2009's Rhythm Heaven for the DS was a fresh take on the rhythm game genre, with its varied and visually interesting minigames, as well as gameplay that was both simple and challenging. Now, Nintendo is bringing the series to the Wii. We were able to try out a few of the minigames in Rhythm Heaven for the Wii at Nintendo's E3 booth, and we had a terrific time with it.
The text that introduced each of the three minigames on display was in Japanese, but this was no problem; the language of rhythm is universal. We also couldn't hear the game over the din of the show floor, so we donned headphones, which let us lose ourselves in the game's catchy music.
One minigame depicted a hand holding a fork in the foreground and another hand far off in the distance that flicked tiny pellets toward the screen at incredible speed. The goal was to push a button at precise moments to bring the fork down and impale the speeding pellets on its prongs. The pellets moved so fast that trying to react to the visuals of their approach seemed almost impossible. Instead, we had to rely on the beat of the music to get the timing down.
In the next game, we took control of a samurai who was battling small demons that emerged from a dark cloud. We could make him perform two different attacks: an overhead slash that was good for defeating the red-eyed demons who jumped from the cloud alone and a frantic flurry of slashes that could stop the swarms of green-eyed demons who sometimes emerged from the cloud en masse. The art style for this game was reminiscent of classic Japanese paintings. At first, just watching for the telltale red or green glow of a demon's eyes in the cloud was enough to trigger the appropriate response on our part. But the game seemed to want us to rely on our ears rather than our eyes, and it gradually became more difficult to see what was happening as our view of the samurai warrior and the demon cloud was obscured by other images. There was a rhythmic pattern to a demon's attacks, though, and the red and green demons made distinctly different sounds, so it's definitely possible to not miss a beat (pun totally intended) even as the visual cues disappear.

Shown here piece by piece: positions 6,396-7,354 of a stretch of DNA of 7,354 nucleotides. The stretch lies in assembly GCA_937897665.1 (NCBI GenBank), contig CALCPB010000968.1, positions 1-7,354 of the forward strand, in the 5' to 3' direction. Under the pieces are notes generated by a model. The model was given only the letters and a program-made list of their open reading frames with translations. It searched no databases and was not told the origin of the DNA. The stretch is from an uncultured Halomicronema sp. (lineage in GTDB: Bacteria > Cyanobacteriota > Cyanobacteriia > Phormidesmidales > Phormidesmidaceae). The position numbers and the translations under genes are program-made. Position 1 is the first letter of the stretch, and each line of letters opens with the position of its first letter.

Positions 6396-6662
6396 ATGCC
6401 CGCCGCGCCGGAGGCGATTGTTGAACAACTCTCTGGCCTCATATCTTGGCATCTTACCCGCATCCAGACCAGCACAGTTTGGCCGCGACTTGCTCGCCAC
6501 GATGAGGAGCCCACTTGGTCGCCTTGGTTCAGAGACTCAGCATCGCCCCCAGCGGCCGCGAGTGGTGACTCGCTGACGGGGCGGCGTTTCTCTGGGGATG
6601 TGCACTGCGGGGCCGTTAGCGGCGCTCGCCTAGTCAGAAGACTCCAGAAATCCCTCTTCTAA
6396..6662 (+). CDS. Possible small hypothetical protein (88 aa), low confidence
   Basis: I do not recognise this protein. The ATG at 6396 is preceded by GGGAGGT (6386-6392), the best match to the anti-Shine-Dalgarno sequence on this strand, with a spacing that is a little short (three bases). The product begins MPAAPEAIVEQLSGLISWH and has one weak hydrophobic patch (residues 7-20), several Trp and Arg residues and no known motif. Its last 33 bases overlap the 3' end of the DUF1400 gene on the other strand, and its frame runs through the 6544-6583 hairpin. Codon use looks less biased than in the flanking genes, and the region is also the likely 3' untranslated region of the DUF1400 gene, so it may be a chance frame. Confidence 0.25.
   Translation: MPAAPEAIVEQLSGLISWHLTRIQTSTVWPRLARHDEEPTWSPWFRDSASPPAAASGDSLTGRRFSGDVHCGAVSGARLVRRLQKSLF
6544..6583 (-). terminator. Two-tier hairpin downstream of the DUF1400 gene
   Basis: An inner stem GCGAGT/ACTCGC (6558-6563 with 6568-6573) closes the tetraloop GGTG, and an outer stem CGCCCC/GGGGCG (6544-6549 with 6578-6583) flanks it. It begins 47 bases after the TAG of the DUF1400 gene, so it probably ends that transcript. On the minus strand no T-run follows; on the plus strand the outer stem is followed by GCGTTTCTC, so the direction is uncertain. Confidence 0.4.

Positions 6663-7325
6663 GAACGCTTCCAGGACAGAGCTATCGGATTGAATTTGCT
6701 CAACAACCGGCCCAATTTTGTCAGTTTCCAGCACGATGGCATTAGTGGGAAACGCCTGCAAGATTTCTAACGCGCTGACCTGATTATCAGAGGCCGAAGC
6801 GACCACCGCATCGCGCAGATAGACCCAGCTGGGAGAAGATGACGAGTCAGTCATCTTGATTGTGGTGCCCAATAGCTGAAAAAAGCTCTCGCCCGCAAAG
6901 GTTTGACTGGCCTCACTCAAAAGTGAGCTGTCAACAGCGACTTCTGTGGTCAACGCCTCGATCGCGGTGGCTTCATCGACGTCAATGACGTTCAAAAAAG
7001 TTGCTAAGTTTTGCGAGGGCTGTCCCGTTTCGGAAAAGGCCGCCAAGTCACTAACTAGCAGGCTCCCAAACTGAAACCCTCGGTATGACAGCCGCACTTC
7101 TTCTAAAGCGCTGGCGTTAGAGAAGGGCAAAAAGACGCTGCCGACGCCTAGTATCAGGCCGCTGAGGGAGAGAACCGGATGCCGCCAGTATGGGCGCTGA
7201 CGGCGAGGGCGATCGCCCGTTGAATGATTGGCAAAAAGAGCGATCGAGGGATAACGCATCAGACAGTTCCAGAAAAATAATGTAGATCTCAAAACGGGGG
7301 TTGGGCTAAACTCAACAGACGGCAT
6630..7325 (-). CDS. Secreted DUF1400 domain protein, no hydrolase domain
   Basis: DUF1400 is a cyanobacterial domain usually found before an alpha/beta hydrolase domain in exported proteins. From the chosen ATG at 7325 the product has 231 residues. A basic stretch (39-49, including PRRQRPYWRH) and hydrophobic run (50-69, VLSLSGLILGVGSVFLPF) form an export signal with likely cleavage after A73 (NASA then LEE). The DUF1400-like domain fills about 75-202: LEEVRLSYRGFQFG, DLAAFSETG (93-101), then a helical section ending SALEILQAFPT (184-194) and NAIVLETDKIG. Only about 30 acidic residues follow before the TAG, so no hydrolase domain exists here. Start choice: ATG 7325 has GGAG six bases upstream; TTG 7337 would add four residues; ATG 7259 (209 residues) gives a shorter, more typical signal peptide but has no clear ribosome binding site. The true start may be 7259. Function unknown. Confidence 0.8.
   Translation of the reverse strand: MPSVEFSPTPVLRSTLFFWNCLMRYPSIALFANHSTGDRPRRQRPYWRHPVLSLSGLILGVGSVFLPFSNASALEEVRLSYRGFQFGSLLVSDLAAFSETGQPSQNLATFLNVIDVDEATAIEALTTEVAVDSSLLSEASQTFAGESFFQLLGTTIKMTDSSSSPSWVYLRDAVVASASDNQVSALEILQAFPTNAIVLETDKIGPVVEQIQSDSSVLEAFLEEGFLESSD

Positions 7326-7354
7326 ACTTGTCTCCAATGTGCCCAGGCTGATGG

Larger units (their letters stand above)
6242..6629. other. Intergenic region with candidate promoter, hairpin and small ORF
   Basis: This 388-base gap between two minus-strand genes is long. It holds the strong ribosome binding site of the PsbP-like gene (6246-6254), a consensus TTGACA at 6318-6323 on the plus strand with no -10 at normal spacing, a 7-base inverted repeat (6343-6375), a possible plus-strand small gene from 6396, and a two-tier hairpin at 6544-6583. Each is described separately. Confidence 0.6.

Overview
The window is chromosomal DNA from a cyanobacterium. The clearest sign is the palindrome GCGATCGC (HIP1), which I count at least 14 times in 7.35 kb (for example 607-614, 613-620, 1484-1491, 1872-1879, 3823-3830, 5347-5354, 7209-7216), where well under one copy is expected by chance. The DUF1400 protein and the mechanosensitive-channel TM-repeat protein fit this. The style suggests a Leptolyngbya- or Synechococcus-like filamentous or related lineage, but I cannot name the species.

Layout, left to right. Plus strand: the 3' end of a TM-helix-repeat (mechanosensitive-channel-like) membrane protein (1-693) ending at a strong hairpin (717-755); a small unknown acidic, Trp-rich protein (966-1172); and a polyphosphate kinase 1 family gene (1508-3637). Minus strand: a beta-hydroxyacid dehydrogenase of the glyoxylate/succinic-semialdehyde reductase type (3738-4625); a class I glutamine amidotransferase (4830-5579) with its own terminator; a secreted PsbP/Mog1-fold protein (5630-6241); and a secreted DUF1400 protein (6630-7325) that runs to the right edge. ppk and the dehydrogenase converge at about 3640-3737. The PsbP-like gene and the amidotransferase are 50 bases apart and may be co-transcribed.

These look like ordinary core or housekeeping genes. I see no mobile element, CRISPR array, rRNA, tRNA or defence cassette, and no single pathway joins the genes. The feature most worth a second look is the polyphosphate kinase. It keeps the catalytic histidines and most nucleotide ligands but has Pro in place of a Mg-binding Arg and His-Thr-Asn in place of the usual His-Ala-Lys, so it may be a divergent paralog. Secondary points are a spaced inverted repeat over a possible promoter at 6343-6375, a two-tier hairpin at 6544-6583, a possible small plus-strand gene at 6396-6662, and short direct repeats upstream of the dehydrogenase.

The third game was definitely our favorite. Here, we controlled a dog playing a friendly game of badminton with a cat. To make things more interesting, the two had apparently agreed to play while flying small planes with open cockpits. Our only task was to tap a button at specific moments to swing the racquet and send the shuttlecock flying back at our feline opponent. The music for this game was catchy and suited the cartoony visuals of the planes soaring through clouds perfectly. As with the other games, we had to rely more on our ears than our eyes because the cat would often fly its plane to different positions on the screen, and our view would sometimes be obscured by clouds. The cat was one cool character, and its calls of "One-two-three-four!" and "Bop-bop-bop-bop!" made the tune even more toe tapping. It was a beautiful level that shifted from cloudy day to starry night, and although many shuttlecocks went soaring right over our head as we failed to get the timing right, we were having too much fun to care about our mediocre performance.
We came away from Rhythm Heaven with a catchy tune in our head and a big goofy smile on our face. As of yet, no details about when we can expect to see Rhythm Heaven in stores have been released, but we'll bring you more information on the game as soon as it becomes available.